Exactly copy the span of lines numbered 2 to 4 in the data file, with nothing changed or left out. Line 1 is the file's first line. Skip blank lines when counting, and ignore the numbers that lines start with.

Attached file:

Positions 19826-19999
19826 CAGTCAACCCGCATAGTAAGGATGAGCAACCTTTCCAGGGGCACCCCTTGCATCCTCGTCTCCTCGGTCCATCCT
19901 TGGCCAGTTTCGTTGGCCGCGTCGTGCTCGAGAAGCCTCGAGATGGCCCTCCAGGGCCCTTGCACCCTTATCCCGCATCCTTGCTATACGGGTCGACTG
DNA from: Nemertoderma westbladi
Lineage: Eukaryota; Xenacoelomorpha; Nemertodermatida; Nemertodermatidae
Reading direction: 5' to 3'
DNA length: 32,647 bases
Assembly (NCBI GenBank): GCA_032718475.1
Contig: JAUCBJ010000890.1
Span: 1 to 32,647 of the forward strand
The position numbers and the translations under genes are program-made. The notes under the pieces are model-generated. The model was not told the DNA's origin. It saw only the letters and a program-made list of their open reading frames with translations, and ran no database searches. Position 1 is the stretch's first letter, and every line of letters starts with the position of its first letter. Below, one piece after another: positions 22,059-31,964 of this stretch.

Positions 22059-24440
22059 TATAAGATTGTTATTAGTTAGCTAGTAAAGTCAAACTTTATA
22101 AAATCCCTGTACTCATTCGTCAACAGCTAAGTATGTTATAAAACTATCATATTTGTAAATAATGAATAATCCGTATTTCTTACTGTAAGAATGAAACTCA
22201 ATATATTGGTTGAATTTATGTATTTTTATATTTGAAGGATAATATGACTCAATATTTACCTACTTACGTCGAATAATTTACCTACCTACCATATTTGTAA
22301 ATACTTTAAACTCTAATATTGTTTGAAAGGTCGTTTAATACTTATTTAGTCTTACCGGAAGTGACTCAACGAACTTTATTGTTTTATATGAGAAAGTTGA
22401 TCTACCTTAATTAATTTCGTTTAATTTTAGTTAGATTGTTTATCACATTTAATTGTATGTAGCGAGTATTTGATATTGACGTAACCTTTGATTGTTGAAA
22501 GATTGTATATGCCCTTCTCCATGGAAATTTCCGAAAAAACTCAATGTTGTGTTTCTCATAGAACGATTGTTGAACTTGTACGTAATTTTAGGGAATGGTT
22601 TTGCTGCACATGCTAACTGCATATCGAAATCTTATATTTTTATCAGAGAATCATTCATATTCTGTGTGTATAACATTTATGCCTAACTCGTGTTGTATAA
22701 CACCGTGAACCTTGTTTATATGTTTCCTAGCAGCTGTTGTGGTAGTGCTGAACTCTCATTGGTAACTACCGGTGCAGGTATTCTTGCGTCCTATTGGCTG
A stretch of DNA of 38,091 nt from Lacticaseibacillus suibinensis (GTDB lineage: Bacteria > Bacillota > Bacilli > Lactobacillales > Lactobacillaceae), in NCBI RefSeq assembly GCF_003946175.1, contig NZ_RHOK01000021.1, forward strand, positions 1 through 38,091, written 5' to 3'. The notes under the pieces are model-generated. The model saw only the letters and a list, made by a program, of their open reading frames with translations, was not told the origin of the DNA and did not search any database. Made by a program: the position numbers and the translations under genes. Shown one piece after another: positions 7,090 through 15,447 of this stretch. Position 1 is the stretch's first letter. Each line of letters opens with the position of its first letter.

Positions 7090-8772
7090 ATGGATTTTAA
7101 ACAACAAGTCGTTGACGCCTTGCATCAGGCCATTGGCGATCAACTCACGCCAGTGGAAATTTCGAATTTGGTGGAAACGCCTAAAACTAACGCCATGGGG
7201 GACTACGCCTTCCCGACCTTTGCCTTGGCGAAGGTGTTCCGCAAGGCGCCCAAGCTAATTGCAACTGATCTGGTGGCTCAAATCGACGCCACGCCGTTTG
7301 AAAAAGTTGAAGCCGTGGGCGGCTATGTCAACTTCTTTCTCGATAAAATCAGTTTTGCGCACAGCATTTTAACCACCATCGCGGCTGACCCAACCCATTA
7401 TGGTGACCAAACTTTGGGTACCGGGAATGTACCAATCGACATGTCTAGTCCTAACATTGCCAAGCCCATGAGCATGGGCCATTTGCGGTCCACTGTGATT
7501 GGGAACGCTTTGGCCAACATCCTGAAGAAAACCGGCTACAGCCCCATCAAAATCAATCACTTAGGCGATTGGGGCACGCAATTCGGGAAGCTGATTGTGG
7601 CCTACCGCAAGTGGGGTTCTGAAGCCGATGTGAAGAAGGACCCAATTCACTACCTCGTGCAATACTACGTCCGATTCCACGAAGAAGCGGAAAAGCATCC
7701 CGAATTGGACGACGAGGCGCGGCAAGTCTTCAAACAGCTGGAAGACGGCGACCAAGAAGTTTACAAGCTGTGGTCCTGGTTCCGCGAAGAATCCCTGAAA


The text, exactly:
19826 CAGTCAACCCGCATAGTAAGGATGAGCAACCTTTCCAGGGGCACCCCTTGCATCCTCGTCTCCTCGGTCCATCCT
19901 TGGCCAGTTTCGTTGGCCGCGTCGTGCTCGAGAAGCCTCGAGATGGCCCTCCAGGGCCCTTGCACCCTTATCCCGCATCCTTGCTATACGGGTCGACTG
DNA from: Nemertoderma westbladi